When Harvey Came to Town

On August 25th, at around 10pm, as Hurricane Harvey made landfall, it peaked as a Category 4 storm. The storm then hung in the weighty air over Texas, torturing Houston and surrounding areas even further, moving slowly to the east and the north, adversely affecting multiple states. But before it was all over, a record-breaking rainfall of 51″ fell in one area, Cedar Bayou, near Houston. And many, many, many were affected.

The devastation was long-reaching. Irreparable. At this point, the death toll is at 60.

As the nation watched the storm from afar through the eyes of news anchors, as well as Facebook and instagram posts, tweets, youtube videos, our hearts were wrenched in sorrow for our fellow Americans, for humans (and their pets) struggling to survive, suffering as they waited on rooftops to be rescued, weeping as they lost every possession.

At our home, we found ourselves praying together each day and night for them.
Praying for those who were waiting to have strength until they were found.
Praying for those who have lost loved ones to be engulfed in God’s loving arms.
Praying for hope to come to our American brothers and sisters.

We also found ourselves being so very grateful for the simplest things we have here at home.
A comfortable bed.
A roof over our heads.
Dry shoes and socks.
Clean water.
Each other.

Harvey was horrible. The aftermath will be long and difficult. Rebuilding will be a monumental task.
It’s a huge thing that we have seen.

But something bigger happened. We all saw it. The nations watched.

In the middle of the chaos and all of the overwhelmingly bad news was this one realization: when it comes down to it, when it’s a life and death situation, when the rubber meets the road – men and women, boys and girls have no skin color, no ethnicity, no religious affiliation.

What I viewed over and over on video after video, photograph after photograph, was one human being helping another, being kind to another, risking life for another, serving one another.

As military and first responders were dispatched, so were the minutemen: the bass fishermen with their boats, the pastors and ministries with helping hands of hope, the truckers with semis full of donated diapers, water, meal bars, canned goods and more, ready to be given where it was required, the utility workers in their work-trucks ready to bring order to chaos, the passionate youth groups in their matching t-shirts ready to lift boxes and hand out groceries.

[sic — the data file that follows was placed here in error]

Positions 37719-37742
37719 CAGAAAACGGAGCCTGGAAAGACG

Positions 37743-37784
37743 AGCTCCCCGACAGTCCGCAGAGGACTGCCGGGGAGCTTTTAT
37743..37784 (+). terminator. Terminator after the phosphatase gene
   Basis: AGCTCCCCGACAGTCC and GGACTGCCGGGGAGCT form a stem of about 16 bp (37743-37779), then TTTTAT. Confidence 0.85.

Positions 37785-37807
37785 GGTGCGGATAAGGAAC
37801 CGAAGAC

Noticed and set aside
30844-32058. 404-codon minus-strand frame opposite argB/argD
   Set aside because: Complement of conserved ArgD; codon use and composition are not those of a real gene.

And the list goes on.

Americans ran to the aid of their brothers and sisters. And I saw unity.
I saw it in the flood zones and in the shelters. I saw it on the highway as trucks lined up all heading the same way for the same purpose. I saw it in little towns as they worked together to quickly send supplies.

In my little town, eleven hours from Harvey’s target, as soon as we found out the storm was coming, ministers and leaders in the community began collecting food and supplies to drive to Texas. And more supplies will be heading that way again.

Yes, as our family prayed for Texas, Louisiana and other areas affected – as the entire nation was called to prayer by our President on September 3, as we waited and interceded on behalf of those suffering, I believe that something shifted in our land.

Let’s not forget what really matters. Let’s hold fast to the most important things. Love God, and love one another.
That’s all that we really have, when it all boils down. Let’s continue to pray for Texas and other areas affected. And send help.

Not just for Texas.

For our families, our neighbors, our communities, even those we don’t really like – let’s pray for one another. Let’s not hold grudges. Let’s live each moment as if tomorrow it could all be over. Let’s love God, and really love another.


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